He lamented Apple’s vague and confusing terms offered to app developers. He described how app developers working with Apple can face swift retribution if they do not keep their apps entirely within the Apple universe. Even including links that go outside the Apple universe can result in apps being booted from the App Store. Meanwhile, Apple charges thirty percent of the sale to use the app store, so apps competing with Apple have an instantaneous price disadvantage.
Kirsten Daru also related troubling tales about competition in the App store. She told the committee how Apple released the FindMy app, which competes directly with Tile, and the advantage they can gain by pre-installing their version on all Apple devices and making it very hard to delete. She echoed Basecamp’s requests for due process and transparency for app developers, including advance notice of changes to the platform that affect their business.
Rep. Cicilline’s questions focused on the direct effects of platform market power on competitors. Multiple witnesses attested to the power of search rankings; if Google moves Sonos down in their search rankings or Apple demotes Tile, the effects could be devastating to their businesses. His questioning also drilled down on testimony about the platforms’ ability to make demands, whether that means demanding Sonos turn over user data or demanding PopSockets pay more to sell their goods on Amazon.
Rep. Neguse inquired about broader social harms, including privacy violations and the effects of targeted advertising. David Heinemeier Hanson hypothesized that the problems with the ad market could be addressed by preventing companies from stockpiling user data, a practice he described as “the original sin” of targeted ads.
Rep. Buck expressed sympathy for the plight of small competitors, but also concern about heavy-handed government action. His questioning of Mr. Spence teased out one of the fundamental debates at the heart of the tech platform controversy: which is worse for innovative start-ups, platform dominance or big government intervention? Mr. Spence concluded that “we don’t like big government or small government, we like just the right size government.”
Overall, the representatives expressed grave concerns about the immense power of market platforms, and asked the witnesses what they would like to see from Congress. However, the committee members offered little insight into what actions they are considering. Our take? That the committee seems to be exploring the harms the platforms are causing, and whether these harms can be addressed through existing law. The representatives may be trying to determine if the traditional antitrust model, which involves defining a market and then alleging specific anticompetitive behavior in that market, can be applied to platforms. The witnesses certainly outlined ways in which the platforms can use their power to harm competition in the market for speaker systems, or popsockets, or apps. However, a central theme of the hearing was their massive power as gatekeepers to the economy as a whole. This harkens back to an antitrust doctrine not used in decades: that certain companies which provide “essential facilities” have a duty to deal fairly with other companies, even potential competitors.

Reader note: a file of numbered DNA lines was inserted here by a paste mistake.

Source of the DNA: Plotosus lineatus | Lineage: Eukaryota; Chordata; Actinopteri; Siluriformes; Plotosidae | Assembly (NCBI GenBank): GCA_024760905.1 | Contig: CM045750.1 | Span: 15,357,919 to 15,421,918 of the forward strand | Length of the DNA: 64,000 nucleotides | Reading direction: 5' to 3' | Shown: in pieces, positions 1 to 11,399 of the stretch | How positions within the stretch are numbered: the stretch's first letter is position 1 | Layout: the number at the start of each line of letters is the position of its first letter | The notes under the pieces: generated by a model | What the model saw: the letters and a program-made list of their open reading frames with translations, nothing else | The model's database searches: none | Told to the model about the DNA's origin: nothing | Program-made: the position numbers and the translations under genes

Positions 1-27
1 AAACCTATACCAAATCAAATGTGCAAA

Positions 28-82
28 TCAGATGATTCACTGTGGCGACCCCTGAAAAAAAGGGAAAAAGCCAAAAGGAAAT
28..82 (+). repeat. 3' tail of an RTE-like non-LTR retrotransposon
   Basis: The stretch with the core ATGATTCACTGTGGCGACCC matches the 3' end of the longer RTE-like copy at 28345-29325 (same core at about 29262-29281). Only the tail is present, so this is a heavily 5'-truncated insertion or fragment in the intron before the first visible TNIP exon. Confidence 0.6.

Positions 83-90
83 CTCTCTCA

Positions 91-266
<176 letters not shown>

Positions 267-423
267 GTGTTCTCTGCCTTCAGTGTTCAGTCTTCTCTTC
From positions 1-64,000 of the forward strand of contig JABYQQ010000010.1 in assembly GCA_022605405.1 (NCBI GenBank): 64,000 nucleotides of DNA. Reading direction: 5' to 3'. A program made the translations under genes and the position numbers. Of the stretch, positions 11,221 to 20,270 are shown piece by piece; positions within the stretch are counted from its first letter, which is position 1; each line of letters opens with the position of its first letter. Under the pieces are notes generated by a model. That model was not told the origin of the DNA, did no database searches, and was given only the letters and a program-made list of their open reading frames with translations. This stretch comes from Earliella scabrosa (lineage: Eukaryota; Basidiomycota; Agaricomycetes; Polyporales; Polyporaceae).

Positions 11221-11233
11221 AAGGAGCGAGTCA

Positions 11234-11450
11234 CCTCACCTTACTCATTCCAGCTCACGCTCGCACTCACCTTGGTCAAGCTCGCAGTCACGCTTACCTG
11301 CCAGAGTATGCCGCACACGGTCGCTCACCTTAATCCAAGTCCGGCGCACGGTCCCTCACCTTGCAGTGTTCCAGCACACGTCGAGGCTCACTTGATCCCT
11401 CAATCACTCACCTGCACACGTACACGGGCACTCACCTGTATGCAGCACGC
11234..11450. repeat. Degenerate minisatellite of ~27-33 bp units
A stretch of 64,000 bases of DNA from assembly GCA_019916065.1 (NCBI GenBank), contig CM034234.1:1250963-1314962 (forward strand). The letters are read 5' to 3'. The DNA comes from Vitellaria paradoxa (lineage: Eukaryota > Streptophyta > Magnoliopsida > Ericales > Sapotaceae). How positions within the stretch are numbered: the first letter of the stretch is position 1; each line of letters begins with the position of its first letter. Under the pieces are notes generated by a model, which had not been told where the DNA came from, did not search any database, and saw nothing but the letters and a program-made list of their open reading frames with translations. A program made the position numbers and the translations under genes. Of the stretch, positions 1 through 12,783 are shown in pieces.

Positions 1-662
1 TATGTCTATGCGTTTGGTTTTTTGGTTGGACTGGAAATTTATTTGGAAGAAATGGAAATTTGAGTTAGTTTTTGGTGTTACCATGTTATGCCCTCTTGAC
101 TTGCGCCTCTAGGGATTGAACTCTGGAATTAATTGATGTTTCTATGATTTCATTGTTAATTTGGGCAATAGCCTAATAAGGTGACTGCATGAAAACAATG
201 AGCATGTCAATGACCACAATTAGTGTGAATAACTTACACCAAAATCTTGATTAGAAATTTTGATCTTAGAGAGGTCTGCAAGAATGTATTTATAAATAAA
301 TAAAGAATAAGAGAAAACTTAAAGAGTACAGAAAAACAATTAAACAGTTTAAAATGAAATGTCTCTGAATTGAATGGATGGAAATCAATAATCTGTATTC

The spectre of the antitrust case against Microsoft certainly hung over the room. Many of the complaints brought by the witnesses (that platforms deny access to their systems, strongarm rivals in negotiations, and build in systemic advantages that favor their own products) played a prominent role in Microsoft. And the Justice Department’s proposed remedy in that case, of breaking Microsoft’s operating system business and its applications business into two separate companies, certainly sound familiar today in light of Warren’s proposals. David Barnett of PopSockets endorsed this kind of structural separation when asked what action he would like the Committee to take. However, in the end the courts did not accept that structural remedy for Microsoft. And many observers argue that the online economy is a whole new animal and requires new forms of competition protection.
The testimony heard on January 17th certainly raised concerns about competition in the age of platforms. The response from legislators, and whether they will decide to trust in the existing antitrust framework, or whether they will take up the more groundbreaking changes to law that Warren and others have been suggesting, remains an open question.